#1
Hello everyone,

I have been playing acoustic guitar for a while now (close to 20 years). During this time, I have mostly played chords (many of them from tabs taken from this amazing website) and stayed at a pretty basic level.

I have recently started looking for electric guitars, and it seemed that the Yamaha Pacifica 112v was considered by many, as a good inexpensive guitar, ideal for begginers. I have therefore, bought myself an used Pacifica 112v that I am enjoying a lot!!! (in fact, I decided to start taking guitar lessons and I am now crazy with all the gibson, fenders and etc... Just want to burn my money away on fancy guitars!!!)!

Anyway... The reason I am writing though, is quite technical!

I have the feeling that my Pacifica does a lot of fret buzz! Independently of where in the neck I play, there's buzz. If I pick the strings very gently it is not there, but a more vigorous pick and there's the buzz! I took the guitar to a guitar shop and they told me it was well setup and there was nothing wrong with it. Nevertheless, during my guitar classes, I am playing with a guitar that makes no buzz (I would assume it is not a very good guitar, as it is the guitar for the students). So, I am quite sure that the buzz is there and I am not imagining it!

The problem is... I have no idea how to tackle this! What can be the cause? How can it be fixed? I think the action is high, so bringing it higher would be crazy! The neck is slightly concave, so I think that is also OK. I have increased the gauge of the strings (to .10) and still I have the buzz! I tried putting some aluminium foil in the slits of the nut, but the buzz doesn't go away.

Bottom line... I am a bit lost and don't know what to do! Can anyone give me some expert suggestion and/or share their opinion? That would be super!!!

Just another bit of info, I think that the buzz comes from the string rubbing the next fret after I press a string (meaning, if I am pressing in the 3rd fret of E, the buzz is coming from the string rubbing against the 4th fret).

Looking forward to hearing from all the guitar passionate (and experts) amongst you!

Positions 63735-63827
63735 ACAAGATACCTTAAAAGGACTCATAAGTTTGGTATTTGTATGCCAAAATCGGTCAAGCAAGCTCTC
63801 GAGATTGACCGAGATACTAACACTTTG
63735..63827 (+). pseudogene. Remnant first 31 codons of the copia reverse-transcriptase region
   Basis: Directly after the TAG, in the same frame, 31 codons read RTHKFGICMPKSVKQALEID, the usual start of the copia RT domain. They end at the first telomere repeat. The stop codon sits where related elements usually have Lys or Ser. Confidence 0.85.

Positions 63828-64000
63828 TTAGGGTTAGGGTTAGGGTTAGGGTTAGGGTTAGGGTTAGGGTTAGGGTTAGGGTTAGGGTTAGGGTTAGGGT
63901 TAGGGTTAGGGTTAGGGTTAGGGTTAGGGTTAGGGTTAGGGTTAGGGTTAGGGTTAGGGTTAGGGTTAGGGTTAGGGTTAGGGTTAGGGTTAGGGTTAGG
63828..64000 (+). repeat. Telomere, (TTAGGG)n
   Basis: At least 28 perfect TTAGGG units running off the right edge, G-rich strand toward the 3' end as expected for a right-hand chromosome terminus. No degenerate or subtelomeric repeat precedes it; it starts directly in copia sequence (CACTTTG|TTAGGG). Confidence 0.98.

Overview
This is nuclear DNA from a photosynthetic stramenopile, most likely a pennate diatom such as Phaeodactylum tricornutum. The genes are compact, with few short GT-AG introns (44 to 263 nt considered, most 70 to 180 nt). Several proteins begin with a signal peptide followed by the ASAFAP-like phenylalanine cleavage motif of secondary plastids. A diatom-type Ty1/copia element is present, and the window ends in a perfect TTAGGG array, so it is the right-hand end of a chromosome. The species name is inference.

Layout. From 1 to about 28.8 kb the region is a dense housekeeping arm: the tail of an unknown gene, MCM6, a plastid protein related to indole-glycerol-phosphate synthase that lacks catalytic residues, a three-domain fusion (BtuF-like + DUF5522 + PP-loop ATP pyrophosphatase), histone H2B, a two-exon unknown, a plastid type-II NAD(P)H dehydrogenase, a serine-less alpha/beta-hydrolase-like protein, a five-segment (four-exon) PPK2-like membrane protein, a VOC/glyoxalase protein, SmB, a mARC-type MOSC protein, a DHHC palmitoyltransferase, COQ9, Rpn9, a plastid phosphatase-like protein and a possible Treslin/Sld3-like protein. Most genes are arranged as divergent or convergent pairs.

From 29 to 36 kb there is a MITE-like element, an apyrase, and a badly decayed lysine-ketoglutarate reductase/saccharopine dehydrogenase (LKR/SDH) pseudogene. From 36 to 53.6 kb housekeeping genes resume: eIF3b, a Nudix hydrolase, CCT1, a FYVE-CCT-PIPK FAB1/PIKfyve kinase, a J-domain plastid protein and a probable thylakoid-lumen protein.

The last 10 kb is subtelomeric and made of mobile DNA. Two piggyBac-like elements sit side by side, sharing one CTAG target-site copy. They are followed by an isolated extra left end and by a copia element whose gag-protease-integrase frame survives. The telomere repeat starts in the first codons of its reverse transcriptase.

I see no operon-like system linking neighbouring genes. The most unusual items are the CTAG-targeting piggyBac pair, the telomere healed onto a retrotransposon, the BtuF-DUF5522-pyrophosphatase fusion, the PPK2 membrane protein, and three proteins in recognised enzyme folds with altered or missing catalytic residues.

Cheers all,
M
#2
If it bothers you, raise the action a bit. I don't like really like low action personally, for just this exact reason. Everyone is different - get the guitar setup how you like it, not how someone says it should be.
#3
Last week I was doing a setup on a customer's guitar and couldn't get rid of the buzzing on the low E string. I checked for high/low frets, relief was good, action wasn't that low. I finally put on a new E string and the buzz went away. Doesn't happen often, but sometimes you get a bad string. If all your strings buzz, and it happens up and down the fretboard, more likely it is a set up issue.

If you can't get rid of it yourself take it to another tech. Some so-called "techs" are really nothing more than string changers. A good tech will be able to pinpoint what is causing the buzz.
#4
Hello and thank you for your replies.

Well, I can't really increase the action... it really is high enough already! Too high, would be too much.
As for the strings, I just changed them and they all do the buzz. It happens across all of the neck... I first though it could be the nut (it is actually unglued and the nut in the Pacifica is not great... Any idea where I can get a decent one in Europe?), but the fact that it is buzzing all across the fretboard, suggests it is not the nut!

What can I do??? The more I hear the buzz, the crazier it makes me!!!
#5
Is the fret buzz heard through the amplifier as well as when unplugged? If it is only heard when unplugged and not heard through the amp then thats pretty normal. Buzz heard through the amp, and seeing also that the nut isnt all that great, I would take it to a tech if I were you. Having said that, a tech has told its fine already?? A second opinion wouldnt hurt. this may also come down to technique as well.
#6
Hello and thank you for your reply!

If I crank up the sound, I can hear the vibration through the amp (although, with distortion and not too loud clean sound, I can barely hear it). The tech I have met said it is fine, but I really think he just didn't care about a rookie with a inexpensive yamaha pacifica 112v!

Playing with my teacher's guitar, there's no buzz. So I would guess that the problem is not my technique!

What can lead to fret buzz all across the board (with the action already set high)?
#7
Depends how the action is set high. If you just have a high action by adjusting the truss rod, when you actually press the string down it will be level with the board again down to the saddles. A high action should be established with a straight neck, high saddles and a high nut.
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